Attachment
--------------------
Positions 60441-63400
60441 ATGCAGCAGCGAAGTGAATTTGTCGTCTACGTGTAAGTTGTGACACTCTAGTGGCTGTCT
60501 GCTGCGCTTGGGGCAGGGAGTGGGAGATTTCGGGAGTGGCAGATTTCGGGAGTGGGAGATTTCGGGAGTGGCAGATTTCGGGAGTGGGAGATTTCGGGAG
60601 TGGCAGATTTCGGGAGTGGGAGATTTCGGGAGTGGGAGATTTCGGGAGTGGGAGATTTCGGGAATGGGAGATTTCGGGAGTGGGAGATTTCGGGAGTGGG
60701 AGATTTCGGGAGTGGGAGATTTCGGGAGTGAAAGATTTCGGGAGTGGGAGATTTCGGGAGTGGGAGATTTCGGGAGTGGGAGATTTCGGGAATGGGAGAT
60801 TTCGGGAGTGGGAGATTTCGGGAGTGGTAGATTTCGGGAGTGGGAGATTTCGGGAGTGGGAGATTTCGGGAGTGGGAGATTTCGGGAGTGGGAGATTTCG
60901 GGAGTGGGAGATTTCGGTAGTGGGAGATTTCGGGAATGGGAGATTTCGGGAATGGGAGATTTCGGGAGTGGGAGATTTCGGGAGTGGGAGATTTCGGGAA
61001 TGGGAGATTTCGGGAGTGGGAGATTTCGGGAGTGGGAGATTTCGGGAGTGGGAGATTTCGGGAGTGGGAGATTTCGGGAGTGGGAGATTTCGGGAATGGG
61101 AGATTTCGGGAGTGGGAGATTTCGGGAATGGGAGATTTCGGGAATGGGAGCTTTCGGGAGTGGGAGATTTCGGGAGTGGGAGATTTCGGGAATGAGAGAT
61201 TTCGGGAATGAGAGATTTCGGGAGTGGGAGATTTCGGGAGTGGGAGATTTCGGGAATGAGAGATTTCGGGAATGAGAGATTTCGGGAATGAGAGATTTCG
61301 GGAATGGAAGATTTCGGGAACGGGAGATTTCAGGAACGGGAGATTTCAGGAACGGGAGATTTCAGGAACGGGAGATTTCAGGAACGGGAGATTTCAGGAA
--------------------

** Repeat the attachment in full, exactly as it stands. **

Positions 60441-63400
60441 ATGCAGCAGCGAAGTGAATTTGTCGTCTACGTGTAAGTTGTGACACTCTAGTGGCTGTCT
60501 GCTGCGCTTGGGGCAGGGAGTGGGAGATTTCGGGAGTGGCAGATTTCGGGAGTGGGAGATTTCGGGAGTGGCAGATTTCGGGAGTGGGAGATTTCGGGAG
60601 TGGCAGATTTCGGGAGTGGGAGATTTCGGGAGTGGGAGATTTCGGGAGTGGGAGATTTCGGGAATGGGAGATTTCGGGAGTGGGAGATTTCGGGAGTGGG
60701 AGATTTCGGGAGTGGGAGATTTCGGGAGTGAAAGATTTCGGGAGTGGGAGATTTCGGGAGTGGGAGATTTCGGGAGTGGGAGATTTCGGGAATGGGAGAT
60801 TTCGGGAGTGGGAGATTTCGGGAGTGGTAGATTTCGGGAGTGGGAGATTTCGGGAGTGGGAGATTTCGGGAGTGGGAGATTTCGGGAGTGGGAGATTTCG
60901 GGAGTGGGAGATTTCGGTAGTGGGAGATTTCGGGAATGGGAGATTTCGGGAATGGGAGATTTCGGGAGTGGGAGATTTCGGGAGTGGGAGATTTCGGGAA
61001 TGGGAGATTTCGGGAGTGGGAGATTTCGGGAGTGGGAGATTTCGGGAGTGGGAGATTTCGGGAGTGGGAGATTTCGGGAGTGGGAGATTTCGGGAATGGG
61101 AGATTTCGGGAGTGGGAGATTTCGGGAATGGGAGATTTCGGGAATGGGAGCTTTCGGGAGTGGGAGATTTCGGGAGTGGGAGATTTCGGGAATGAGAGAT
61201 TTCGGGAATGAGAGATTTCGGGAGTGGGAGATTTCGGGAGTGGGAGATTTCGGGAATGAGAGATTTCGGGAATGAGAGATTTCGGGAATGAGAGATTTCG
61301 GGAATGGAAGATTTCGGGAACGGGAGATTTCAGGAACGGGAGATTTCAGGAACGGGAGATTTCAGGAACGGGAGATTTCAGGAACGGGAGATTTCAGGAA